Immune responses work to protect your body from different types of infections and damages. Sometimes the immune system starts producing responses that are undesirable. It identifies certain substances as harmful even if they are harmless.
It refers to a hypersensitivity response. An allergen or antigen refers to a foreign or toxic substance that triggers an immune reaction. Your immune system detects and then perceives these substances as a threat. It mounts a specific immune response to destroy these threats or substances.
Your body can produce different hypersensitivity reactions that depend on the exposure to a specific antigen and the response of your body toward it. A hypersensitive response sometimes becomes an extreme response. Hypersensitivity reactions have four types.
Type 1 Hypersensitivity Reaction
It leads to an immediate response and appears when a person becomes exposed to an antigen. The body starts producing a specific antibody known as lgE to respond to such actions. Different components are involved in triggering type 1 hypersensitive responses.
These components involve some products of food like nuts, soy, and shellfish and some animal sources like bee stings, cats, and rats. Moreover, some environmental sources that can trigger type 1 hypersensitivity responses are dust, mold, and latex.
Some allergic conditions can trigger the hypersensitivity type 1 response that includes conjunctivitis, allergic rhinitis, and allergic asthma. Different types of treatments are available for type 1 hypersensitivity reactions and it is associated with the cause of reactions.
Moreover, it is linked with how your body responds to it. Some people get the emergency medical care that has an immediate effect while other people who have mild symptoms require medications.
You should avoid different allergies to be protected from hypersensitive reactions. A doctor can suggest you antihistamine, adrenaline, and systemic glucocorticoids to recover from hypersensitive reactions.
Type 2 Hypersensitivity Reaction
Type 1 and 2 hypersensitivity reactions have some antibodies. The same antibody class triggers type 2 and type 3 hypersensitivity reactions that are called lgG. You can differentiate them from the antigen form that works to produce a response. Type 2 reaction involves IgM antibodies.
Type 2 hypersensitivity can cause reactions known as cytotoxic reactions. It means as the reactions trigger and your immune system responds to certain antigens, the healthy cells of your body start dying. It can cause long-term destruction of healthy tissues and cells.
Moreover, it can result in some complicated conditions like autoimmune hemolytic anemia, Grave’s disease, and autoimmune neutropenia. Some drugs can cause type 2 hypersensitivity reactions that include methyldopa, penicillin, cephalosporins, and thiazides.
Type 3 Hypersensitivity Reaction
Antibodies and antigens start forming complexes in the joints, skin, kidney tissues, and blood vessels in type 3 hypersensitivity reactions. Such complexes induce different reactions that can damage the tissues.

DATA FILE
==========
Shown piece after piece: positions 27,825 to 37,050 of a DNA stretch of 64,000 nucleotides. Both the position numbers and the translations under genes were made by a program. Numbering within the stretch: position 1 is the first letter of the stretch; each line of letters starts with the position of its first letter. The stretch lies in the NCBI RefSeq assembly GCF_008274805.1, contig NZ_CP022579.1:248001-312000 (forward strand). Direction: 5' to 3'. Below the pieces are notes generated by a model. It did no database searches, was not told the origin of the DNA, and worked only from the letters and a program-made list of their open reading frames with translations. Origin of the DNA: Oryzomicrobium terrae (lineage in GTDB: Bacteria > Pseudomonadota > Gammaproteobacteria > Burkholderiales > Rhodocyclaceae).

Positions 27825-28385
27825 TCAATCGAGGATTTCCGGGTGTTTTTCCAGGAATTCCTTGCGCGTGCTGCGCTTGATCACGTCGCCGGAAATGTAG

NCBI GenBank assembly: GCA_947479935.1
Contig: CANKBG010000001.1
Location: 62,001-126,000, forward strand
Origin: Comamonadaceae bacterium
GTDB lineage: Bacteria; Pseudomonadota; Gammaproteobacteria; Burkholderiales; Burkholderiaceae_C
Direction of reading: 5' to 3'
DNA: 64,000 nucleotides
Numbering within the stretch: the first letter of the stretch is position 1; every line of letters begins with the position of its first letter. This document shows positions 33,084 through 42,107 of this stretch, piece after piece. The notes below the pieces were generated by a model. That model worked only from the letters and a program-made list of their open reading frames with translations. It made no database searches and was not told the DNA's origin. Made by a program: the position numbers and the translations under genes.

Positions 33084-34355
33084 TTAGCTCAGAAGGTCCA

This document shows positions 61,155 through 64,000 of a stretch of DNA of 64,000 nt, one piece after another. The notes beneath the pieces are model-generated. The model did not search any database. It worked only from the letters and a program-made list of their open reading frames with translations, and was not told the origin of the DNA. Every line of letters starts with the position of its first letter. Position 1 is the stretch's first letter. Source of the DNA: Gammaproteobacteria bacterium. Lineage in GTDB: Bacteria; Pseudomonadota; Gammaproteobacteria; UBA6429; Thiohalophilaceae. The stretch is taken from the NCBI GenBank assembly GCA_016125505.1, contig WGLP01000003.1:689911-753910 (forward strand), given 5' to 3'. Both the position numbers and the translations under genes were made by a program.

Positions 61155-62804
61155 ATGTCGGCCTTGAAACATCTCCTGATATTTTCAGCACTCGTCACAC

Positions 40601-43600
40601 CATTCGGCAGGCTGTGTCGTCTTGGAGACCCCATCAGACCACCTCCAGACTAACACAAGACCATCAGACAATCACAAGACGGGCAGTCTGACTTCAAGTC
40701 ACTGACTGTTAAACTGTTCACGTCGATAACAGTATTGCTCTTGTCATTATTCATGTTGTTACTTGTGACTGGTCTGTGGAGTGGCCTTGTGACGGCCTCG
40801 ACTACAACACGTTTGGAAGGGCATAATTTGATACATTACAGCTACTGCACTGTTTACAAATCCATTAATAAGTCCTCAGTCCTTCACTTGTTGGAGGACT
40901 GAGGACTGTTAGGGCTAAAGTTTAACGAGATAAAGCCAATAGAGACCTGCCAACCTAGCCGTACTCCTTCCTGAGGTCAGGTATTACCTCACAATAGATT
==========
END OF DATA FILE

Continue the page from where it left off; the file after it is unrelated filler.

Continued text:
Some drugs that are composed of protein taken from different organisms can trigger type 3 hypersensitivity reactions. Animal sources can also trigger these reactions. These sources can be tick bites or insect stings. These reactions cause serum sickness and rheumatoid arthritis.
Moreover, they can lead to lupus and Henoch-Schonlein purpura. A doctor may examine the clinical history of an individual to diagnose these reactions. He conducts different assessments including some urine samples and blood tests.
Type 4 Hypersensitivity Reaction
These reactions are cell-mediated and white blood cells known as T cells work to control these reactions. There are many common causes of type 4 hypersensitivity reactions. It includes exposure to certain drugs, poison ivy, and metals.
Your doctor may use different ways to diagnose these reactions. It includes salivary gland analysis, X-ray, lymph node biopsy, and enzyme analysis. Treatment depends on your case. Doctors might suggest different treatments for different cases.
A doctor can prescribe you a topical steroid if you have contact dermatitis. But your doctor will prefer to use a normal procedure in case of tuberculosis. Many treatments are available for tuberculin-type hypersensitivity.
These treatments include medications like ethambutol, rifampin, isoniazid, and pyrazinamide. Doctors can also suggest steroid therapy in case of granulomatous type hypersensitivity. Do not ignore your symptoms if you suspect that you have any hypersensitivity reaction.
Schedule an appointment with a specialized doctor and discuss your condition. Never delay your treatment because it can sometimes prove life-threatening. Delay can lead to serious complications that become difficult to treat and manage later.
Tell your condition to your doctor and make sure to be property examined through tests that the doctor recommends. It will help your doctor to diagnose if you suspect any underlying health condition.